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Gold pitching for UO wins record Friday

May 21, 2014

By Rob Moseley

On an innocuous Tuesday in April 2011, Jeff Gold made his first career start for the Oregon baseball team.

Gold earned the victory that day, at home against Portland. Though it was a cool personal milestone, there was little sense then that the only start of Gold’s freshman season would end up being the first chapter in a historic career.

On Friday, in the second game of the Ducks’ three-game homestand against California, Gold will try for his 24th career victory. That would break the UO record he shares with Alex Keudell after winning his 23rd game, and 10th of the season, last week at UCLA.

Gold’s record was built in fits and starts – no pun intended. He was a midweek starter as a sophomore, until an injury opened up a weekend spot in late April 2012. As a junior, Gold made only five starts; one was a must-win situation for the Ducks against Rice in the NCAA Regional round, and yet by season’s end, Gold was content to move on with his life, and pursue an interest in music.

Then, a phone call from UO assistant Mark Wasikowski that proved fateful, for both Gold and the Ducks. The university was offering a course of study that aligned with Gold’s passion for music production, and the baseball team was interested in having him back. Nearly a year later, Gold has simply been one of college baseball’s most efficient pitchers, putting him in position to set Oregon’s wins record Friday.

“I never dreamed of it,” Gold said. “I thought I was done after last year, and for this year to go the way it’s played out, both individually and collectively, I’m so happy that ‘Waz’ called and invited me back. It was a true honor. I’m so grateful that for five years I’ve been able to call this place home.”

After the one victory in 2011 over Portland, Gold posted eight as a sophomore, getting his first Pac-12 win over California on April 20, 2012. The 2013 season added four more wins to Gold’s ledger, three in the nonconference season and the one in the postseason against Rice.

“He’s kind of done it like the tortoise and the hare,” UO coach George Horton. “He’s been the tortoise.”

The spring of 2014 has been the point at which the methodical, calculating tortoise made his move. Slated to be a midweek guy again as the season began, Gold won his first seven starts, including four straight after finally getting the chance to solidify Oregon’s Sunday slot.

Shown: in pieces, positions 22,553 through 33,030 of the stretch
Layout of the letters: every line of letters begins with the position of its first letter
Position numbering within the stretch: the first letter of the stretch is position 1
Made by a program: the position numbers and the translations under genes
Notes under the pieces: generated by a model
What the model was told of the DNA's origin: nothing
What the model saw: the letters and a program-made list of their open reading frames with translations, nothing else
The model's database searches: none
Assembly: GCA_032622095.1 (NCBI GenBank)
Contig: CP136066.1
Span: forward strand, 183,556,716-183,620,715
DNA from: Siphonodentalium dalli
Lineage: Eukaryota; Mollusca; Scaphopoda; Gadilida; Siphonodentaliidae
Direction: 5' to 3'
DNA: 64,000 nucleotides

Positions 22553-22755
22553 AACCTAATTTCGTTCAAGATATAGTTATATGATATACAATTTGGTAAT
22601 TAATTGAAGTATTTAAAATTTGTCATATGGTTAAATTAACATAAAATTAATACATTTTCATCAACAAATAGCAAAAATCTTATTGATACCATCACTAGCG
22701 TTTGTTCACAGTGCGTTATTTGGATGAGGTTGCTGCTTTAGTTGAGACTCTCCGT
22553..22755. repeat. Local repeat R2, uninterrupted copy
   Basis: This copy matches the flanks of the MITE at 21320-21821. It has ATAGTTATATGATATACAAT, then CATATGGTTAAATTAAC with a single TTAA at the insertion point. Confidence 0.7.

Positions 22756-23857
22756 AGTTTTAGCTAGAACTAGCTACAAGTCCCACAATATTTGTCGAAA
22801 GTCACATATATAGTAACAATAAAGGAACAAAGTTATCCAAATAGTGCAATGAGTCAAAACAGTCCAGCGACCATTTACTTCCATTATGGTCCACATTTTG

In mid-April, Gold moved up from Sunday to Saturday after Matt Krook’s elbow surgery, and promptly won his first two starts in that rotation slot. Entering this week, Gold was 10-1 with a 2.95 ERA, tied for 11th nationally and second in the Pac-12 for victories.

Gold’s hallmark has been efficiency. A pitcher rather than a thrower, in baseball terms, the lanky right-hander’s 0.82 walks per nine innings and 7.25 strikeouts for every walk each lead the Pac-12 and are tied for eighth in the NCAA.

He also is Oregon’s most eccentric personality, rapping aloud and talking to himself in the dugout while charting pitches for teammates. Gold is a “Star Wars” fanatic, and as likely as anyone else to know that April 19, 2011, was not only the date of his first career start, but the day Skynet went online in a television series based on the “Terminator” movies.

“I find him refreshing,” Horton said. “Beyond his wins, he’s created a lot of smiles.”

A native of Moraga, Calif., in the San Francisco Bay Area, Gold was struck by the irony of going for his 24th career win Friday against Cal, the Pac-12 school closest to his hometown. And he’s glad to be pitching with the Ducks still on the bubble to host NCAA Regionals, should they continue their strong play in a five-game win streak that was extended with Tuesday’s win over No. 1 Oregon State.

“I love it,” Gold said. “I’m sure anybody will tell you, they like playing when something’s on the line as opposed to nothing. Whether it’s a rivalry game like Oregon State, or if we’re playing to host, this team can get up for just about anything. I’m excited, and it’s going to be a fun weekend.”